Using a Binomial Mixture Model and Aerial Counts for an Accurate Estimate of Nile Crocodile Abundance and Population Size in the Kunene River, Namibia
The Nile crocodile,Crocodylus niloticus, is found throughout sub-Saharan Africa, including Namibia, Botswana and Angola. The species was transferred from CITES Appendix I to Appendix II in 2004, although it is recognized as peripherally endangered in Namibia due to diminishing habitat availability primarily from human encroachment. In 2013, a species management plan was approved in Namibia to assess the management of the Namibian Nile crocodile populations. During 2012, an aerial survey was conducted to provide an estimate of Nile crocodile population numbers. A recently developed N-mixture model for estimation of abundance and spatial variation was used. Detection probability correlated to animal size and environmental covariates. Our data also suggest that small crocodiles are easier to detect during the spring. The abundance for different size classes was influenced by river complexity (vegetation, depth, channels) and the distribution of human settlements. An estimated 806 individuals were counted along the 352 km Namibian portion of the Kunene River system with a conservative estimate of 562 crocodiles regardless of size. The parameter estimates generated by the analysis suggested that the class-structured model can produce reliable estimates of total abundance and of local abundance for this section in the Kunene River system. Keywords: aerial survey, census, conservation, Crocodylus niloticus, Kunene River, management, N-mixture model, population abundance.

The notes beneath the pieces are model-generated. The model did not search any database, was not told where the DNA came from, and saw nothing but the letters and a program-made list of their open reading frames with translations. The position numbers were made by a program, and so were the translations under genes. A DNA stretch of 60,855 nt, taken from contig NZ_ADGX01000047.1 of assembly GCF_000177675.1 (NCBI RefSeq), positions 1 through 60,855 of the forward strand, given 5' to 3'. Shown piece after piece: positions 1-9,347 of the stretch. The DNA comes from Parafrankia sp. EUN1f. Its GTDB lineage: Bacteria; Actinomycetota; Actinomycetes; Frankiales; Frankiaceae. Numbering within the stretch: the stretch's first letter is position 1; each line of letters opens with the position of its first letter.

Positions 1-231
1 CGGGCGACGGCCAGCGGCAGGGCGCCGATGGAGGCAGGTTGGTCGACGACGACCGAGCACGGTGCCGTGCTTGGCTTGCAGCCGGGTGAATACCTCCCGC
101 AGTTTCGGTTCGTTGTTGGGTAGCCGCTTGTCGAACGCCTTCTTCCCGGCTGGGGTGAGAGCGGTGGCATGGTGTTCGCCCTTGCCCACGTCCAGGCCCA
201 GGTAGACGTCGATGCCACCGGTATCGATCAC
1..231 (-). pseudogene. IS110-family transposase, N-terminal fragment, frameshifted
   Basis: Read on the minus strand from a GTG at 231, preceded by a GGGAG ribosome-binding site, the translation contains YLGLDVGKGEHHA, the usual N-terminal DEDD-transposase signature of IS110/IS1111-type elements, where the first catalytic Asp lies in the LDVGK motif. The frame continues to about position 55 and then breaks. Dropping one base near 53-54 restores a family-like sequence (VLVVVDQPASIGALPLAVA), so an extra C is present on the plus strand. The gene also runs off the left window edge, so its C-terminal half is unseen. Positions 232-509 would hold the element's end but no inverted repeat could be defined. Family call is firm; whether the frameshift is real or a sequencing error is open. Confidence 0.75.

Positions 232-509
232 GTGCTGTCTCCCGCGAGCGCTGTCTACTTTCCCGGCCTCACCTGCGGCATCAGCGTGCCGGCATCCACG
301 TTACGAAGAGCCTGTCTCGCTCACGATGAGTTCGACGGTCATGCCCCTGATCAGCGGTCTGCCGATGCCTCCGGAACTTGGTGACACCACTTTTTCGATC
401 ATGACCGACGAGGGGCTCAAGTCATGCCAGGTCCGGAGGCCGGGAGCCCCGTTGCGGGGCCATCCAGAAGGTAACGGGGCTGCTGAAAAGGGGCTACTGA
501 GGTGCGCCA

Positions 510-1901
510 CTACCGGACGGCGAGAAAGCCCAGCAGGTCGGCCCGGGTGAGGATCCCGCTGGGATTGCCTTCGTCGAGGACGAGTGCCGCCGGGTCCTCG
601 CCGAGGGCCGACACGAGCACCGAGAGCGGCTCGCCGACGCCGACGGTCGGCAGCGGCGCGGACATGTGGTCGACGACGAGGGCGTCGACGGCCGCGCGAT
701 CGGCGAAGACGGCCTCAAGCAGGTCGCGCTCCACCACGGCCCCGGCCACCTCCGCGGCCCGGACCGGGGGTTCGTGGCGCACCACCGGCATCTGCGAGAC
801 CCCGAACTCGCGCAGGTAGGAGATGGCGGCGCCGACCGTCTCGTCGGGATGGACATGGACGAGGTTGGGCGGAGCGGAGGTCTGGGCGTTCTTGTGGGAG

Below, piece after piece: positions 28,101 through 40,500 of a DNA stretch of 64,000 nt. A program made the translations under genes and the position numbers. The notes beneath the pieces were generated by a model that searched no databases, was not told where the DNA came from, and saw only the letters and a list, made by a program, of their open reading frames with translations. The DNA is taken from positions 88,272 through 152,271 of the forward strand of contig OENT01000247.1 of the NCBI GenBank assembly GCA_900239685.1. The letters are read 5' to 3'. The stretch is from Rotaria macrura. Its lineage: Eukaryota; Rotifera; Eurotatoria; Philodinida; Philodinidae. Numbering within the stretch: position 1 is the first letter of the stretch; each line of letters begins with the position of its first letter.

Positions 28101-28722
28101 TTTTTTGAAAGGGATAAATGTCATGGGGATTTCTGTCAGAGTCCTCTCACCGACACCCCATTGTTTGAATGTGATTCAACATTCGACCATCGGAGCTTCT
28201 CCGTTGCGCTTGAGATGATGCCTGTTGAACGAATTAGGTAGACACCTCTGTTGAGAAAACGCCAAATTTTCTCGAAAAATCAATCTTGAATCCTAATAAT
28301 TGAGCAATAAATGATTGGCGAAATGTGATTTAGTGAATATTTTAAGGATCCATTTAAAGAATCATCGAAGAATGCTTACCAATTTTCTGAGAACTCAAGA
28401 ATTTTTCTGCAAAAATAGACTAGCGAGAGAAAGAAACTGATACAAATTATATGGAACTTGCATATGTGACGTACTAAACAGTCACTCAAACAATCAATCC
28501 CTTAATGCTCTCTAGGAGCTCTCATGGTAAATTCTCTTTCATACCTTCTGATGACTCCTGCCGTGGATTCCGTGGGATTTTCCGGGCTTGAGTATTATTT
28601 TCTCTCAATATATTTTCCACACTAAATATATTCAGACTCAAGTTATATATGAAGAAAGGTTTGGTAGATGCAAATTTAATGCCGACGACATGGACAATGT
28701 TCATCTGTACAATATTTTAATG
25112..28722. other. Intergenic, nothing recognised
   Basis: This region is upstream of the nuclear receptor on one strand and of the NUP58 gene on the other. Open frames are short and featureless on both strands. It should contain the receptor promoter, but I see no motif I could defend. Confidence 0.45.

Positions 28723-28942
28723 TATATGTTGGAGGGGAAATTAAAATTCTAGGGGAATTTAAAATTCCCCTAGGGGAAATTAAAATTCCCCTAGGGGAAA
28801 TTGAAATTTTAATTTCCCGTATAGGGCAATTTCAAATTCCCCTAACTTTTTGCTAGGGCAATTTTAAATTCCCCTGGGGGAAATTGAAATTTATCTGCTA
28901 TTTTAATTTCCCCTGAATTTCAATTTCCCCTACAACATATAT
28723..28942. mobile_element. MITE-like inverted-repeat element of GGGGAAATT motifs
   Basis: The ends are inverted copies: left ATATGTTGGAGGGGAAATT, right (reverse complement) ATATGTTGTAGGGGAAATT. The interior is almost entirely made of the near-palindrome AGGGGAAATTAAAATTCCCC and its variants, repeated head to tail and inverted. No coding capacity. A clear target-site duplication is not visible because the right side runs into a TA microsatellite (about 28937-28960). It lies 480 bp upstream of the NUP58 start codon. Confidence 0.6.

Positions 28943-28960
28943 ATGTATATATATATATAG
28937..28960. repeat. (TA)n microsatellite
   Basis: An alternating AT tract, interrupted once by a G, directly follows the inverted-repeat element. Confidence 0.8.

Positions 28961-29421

Journal of Wildlife Research